On a sunny spring Saturday morning, two dozen Redlands Sister Cities members gathered at the San Bernardino Metrolink station to begin a day of adventure in Los Angeles. After some initial difficulty with the ticket dispensing machine, all were ready to board the 8 a.m. train when the call came. Despite the early hour, it seemed as if half the population of San Bernardino was traveling with us.
Seating on the upper deck provided interesting vistas as we barreled toward Los Angeles, viewing sights we don’t usually see from our cars on the freeway. Union Station was a bustle of activity as well as we found our way to the Los Angeles Metro Gold Line platform. We traveled one stop north and exited at the Chinatown stop.
There we were met by our guide, Holly, who represented the local business district. Although she was not Chinese, her credentials included reading and speaking Mandarin and working in the area for many years. She gave a brief history of Chinatown, mentioning that the area we were about to tour was the second local Chinatown, the first having been appropriated by Union Station when it was built.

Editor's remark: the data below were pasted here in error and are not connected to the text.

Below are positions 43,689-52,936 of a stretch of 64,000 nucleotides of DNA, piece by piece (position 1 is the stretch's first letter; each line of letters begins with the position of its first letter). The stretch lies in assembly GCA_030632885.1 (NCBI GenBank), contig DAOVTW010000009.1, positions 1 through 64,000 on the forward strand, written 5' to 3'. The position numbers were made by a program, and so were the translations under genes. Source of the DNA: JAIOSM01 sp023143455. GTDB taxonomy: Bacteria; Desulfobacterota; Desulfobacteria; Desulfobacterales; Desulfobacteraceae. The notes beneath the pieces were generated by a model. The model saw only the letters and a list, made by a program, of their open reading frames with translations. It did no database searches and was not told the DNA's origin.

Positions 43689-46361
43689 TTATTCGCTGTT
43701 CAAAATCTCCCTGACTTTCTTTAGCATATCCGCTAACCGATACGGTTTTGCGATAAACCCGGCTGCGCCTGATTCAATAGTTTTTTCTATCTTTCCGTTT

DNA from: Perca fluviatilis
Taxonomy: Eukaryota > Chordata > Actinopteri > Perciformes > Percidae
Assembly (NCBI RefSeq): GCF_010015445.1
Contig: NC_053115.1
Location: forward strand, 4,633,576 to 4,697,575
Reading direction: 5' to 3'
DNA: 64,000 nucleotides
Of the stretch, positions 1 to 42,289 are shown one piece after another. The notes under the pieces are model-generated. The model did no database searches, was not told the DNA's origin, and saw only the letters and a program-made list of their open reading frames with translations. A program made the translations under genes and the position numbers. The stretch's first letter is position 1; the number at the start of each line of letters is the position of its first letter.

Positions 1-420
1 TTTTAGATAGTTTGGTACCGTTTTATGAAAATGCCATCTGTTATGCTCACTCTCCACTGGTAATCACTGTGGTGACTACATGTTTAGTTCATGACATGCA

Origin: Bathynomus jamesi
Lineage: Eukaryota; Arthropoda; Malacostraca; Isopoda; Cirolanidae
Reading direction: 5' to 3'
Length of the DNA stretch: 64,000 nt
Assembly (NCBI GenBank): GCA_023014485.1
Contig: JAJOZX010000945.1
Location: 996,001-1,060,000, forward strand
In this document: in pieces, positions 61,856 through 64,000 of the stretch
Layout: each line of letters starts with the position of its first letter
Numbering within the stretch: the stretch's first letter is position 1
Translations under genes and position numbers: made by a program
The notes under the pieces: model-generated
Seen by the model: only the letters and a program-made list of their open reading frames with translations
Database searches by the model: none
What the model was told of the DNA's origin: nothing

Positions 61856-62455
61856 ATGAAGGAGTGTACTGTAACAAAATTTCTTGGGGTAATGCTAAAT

She then guided us around the immediate area for an hour and a half, pointing out a night market, bank, elementary school, vintage alley way and other landmark buildings and sites important to the local Chinese community. A visit to a Taoist temple was especially illuminating, as she explained many of the customs and worship practices that believers use when they pay a visit. Looking at the signage in Chinese, hearing the language spoken by many passersby and seeing the architecture gave us the strong impression that we were visiting another country.
We also learned that in recent years, Chinatown has become a hotbed of artistic endeavor, hosting a number of cutting-edge art galleries.
Holly left us in the Central Plaza, after which our group members scattered to enjoy lunch, further wandering and shopping and a return to Union Station to catch an afternoon train home to San Bernardino.
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Redlands Sister Cities
We are here to expand our minds as well as our future generations though education and the senses.